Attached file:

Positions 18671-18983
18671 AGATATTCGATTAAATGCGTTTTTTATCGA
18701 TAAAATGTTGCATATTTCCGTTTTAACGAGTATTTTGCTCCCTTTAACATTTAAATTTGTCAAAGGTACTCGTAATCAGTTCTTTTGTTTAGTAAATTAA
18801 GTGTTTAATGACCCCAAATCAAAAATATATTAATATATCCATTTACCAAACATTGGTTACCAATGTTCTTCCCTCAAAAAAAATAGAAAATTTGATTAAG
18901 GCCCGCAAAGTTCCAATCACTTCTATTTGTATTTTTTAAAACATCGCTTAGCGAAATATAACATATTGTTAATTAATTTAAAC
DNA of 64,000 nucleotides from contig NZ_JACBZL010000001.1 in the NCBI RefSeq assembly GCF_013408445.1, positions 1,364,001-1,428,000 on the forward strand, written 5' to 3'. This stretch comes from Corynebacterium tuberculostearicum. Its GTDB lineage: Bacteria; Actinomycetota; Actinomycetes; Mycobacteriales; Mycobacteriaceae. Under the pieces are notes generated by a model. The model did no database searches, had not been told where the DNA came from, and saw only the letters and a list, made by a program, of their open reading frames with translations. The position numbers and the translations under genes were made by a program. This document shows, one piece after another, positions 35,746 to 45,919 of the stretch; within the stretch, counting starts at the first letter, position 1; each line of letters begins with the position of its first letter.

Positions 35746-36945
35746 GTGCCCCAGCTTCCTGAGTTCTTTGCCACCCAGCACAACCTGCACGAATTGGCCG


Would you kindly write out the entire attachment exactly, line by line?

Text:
Positions 18671-18983
18671 AGATATTCGATTAAATGCGTTTTTTATCGA
18701 TAAAATGTTGCATATTTCCGTTTTAACGAGTATTTTGCTCCCTTTAACATTTAAATTTGTCAAAGGTACTCGTAATCAGTTCTTTTGTTTAGTAAATTAA
18801 GTGTTTAATGACCCCAAATCAAAAATATATTAATATATCCATTTACCAAACATTGGTTACCAATGTTCTTCCCTCAAAAAAAATAGAAAATTTGATTAAG
18901 GCCCGCAAAGTTCCAATCACTTCTATTTGTATTTTTTAAAACATCGCTTAGCGAAATATAACATATTGTTAATTAATTTAAAC
DNA of 64,000 nucleotides from contig NZ_JACBZL010000001.1 in the NCBI RefSeq assembly GCF_013408445.1, positions 1,364,001-1,428,000 on the forward strand, written 5' to 3'. This stretch comes from Corynebacterium tuberculostearicum. Its GTDB lineage: Bacteria; Actinomycetota; Actinomycetes; Mycobacteriales; Mycobacteriaceae. Under the pieces are notes generated by a model. The model did no database searches, had not been told where the DNA came from, and saw only the letters and a list, made by a program, of their open reading frames with translations. The position numbers and the translations under genes were made by a program. This document shows, one piece after another, positions 35,746 to 45,919 of the stretch; within the stretch, counting starts at the first letter, position 1; each line of letters begins with the position of its first letter.

Positions 35746-36945
35746 GTGCCCCAGCTTCCTGAGTTCTTTGCCACCCAGCACAACCTGCACGAATTGGCCG